material qualities of bread and wine, we cannot trust them when they report to us the words of Christ.
Gibbon was rejoiced at the discovery that, while the real presence is attested by only a single sense, our sight [as employed in reading the words of Christ], the real presence is disproved by three of our senses, sight, touch, and taste. It is not well to purchase faith in this dogma at the price of absolute skepticism. Stanley, on Baptism, in his Christian Institutions, tells us that in the third and fourth centuries the belief that the water of baptism was changed into the blood of Christ. This was nearly as firmly and widely fixed as the belief that the bread and wine of the communion were changed into his flesh and blood. Dollinger: ?When I am told that I must swear to the truth of these doctrines [of papal infallibility and apostolic succession] my feeling is just as if I were asked to swear that two and two make five and not four.? Teacher: ?Why did Henry VIII quarrel with the pope?? Scholar: ?Because the pope had commanded him to put away his wife on pain of transubstantiation.? The transubstantiation of Henry VIII is quite as rational as the transubstantiation of the bread and wine in the Eucharist.
(c) It involves the denial of the completeness of Christ?s past sacrifice, and the assumption that a human priest can repeat or add to the atonement made by Christ once for all ( <580928>Hebrews 9:28 ? ajpax prosenecqei>v ). The Lord?s Supper is never called a sacrifice nor are altars, priests or consecrations ever spoken of in the New Testament. The priests of the old dispensation are expressly contrasted with the ministers of the new. The former ?ministered about sacred things,? i.e., performed sacred rites and waited at the altar but the latter ?preach the gospel? ( <460913>1 Corinthians 9:13, 14).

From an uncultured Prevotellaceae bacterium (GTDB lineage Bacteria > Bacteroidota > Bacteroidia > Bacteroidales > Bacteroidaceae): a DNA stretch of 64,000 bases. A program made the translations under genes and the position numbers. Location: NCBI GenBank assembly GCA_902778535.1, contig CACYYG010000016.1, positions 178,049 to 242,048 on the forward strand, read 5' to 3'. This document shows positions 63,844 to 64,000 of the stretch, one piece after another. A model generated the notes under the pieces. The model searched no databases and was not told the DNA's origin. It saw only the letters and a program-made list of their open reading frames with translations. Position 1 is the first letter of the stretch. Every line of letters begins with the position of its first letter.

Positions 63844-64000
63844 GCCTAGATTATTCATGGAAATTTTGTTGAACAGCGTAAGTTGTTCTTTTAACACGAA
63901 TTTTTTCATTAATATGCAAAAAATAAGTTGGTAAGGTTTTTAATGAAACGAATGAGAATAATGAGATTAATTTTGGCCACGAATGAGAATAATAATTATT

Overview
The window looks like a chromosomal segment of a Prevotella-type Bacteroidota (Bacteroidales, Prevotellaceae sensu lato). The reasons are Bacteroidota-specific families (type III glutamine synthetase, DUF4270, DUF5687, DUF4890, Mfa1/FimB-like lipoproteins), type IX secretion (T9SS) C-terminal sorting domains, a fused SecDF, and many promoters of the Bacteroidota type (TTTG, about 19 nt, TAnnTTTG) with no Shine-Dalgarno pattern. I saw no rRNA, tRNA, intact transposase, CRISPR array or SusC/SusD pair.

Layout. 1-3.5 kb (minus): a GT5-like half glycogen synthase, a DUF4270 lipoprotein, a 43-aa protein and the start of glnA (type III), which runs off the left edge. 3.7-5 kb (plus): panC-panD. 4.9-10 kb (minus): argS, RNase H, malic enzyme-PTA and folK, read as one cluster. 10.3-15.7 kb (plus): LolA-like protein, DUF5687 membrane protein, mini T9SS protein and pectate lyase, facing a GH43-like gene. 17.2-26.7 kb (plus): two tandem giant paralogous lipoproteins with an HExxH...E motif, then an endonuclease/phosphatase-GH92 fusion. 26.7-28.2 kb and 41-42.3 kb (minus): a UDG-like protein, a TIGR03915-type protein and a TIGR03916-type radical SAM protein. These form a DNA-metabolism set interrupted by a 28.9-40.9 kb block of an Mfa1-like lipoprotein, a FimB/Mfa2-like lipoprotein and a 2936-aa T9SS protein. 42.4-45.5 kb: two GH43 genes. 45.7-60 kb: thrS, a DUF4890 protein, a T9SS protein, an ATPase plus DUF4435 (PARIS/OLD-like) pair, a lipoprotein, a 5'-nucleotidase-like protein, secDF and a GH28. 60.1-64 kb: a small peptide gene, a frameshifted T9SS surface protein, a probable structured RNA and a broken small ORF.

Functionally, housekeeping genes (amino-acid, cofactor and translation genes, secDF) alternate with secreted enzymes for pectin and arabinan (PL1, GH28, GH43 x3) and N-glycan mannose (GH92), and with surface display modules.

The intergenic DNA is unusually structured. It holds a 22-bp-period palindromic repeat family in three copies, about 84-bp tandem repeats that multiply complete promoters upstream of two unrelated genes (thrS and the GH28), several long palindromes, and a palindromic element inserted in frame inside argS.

<580928> Hebrews 9:28 ? ?so Christ also, having been once offered? ? here a[pax means ?once for all,? as in Jude 3 ? ?the faith which was once for all delivered unto the saints?; <460913>1 Corinthians 9:13, 14 ? ?Know ye not that they that minister about sacred things eat of the things of the temple, and they that wait upon the altar have their portion with the altar? Even so did the Lord ordain that they that proclaim the gospel should live of the gospel.? Romanism introduces a mediator between the soul and Christ, namely, bread and wine, and the priest besides.
Dorner, Glaubenslehre, 2:680-687 (Syst. Doct. 4:146-163) ? ?Christ is thought of as at a distance and as represented only by the priest who offers anew his sacrifice. But Protestant doctrine holds to a perfect Christ, applying the benefits of the work which he long ago and once for all
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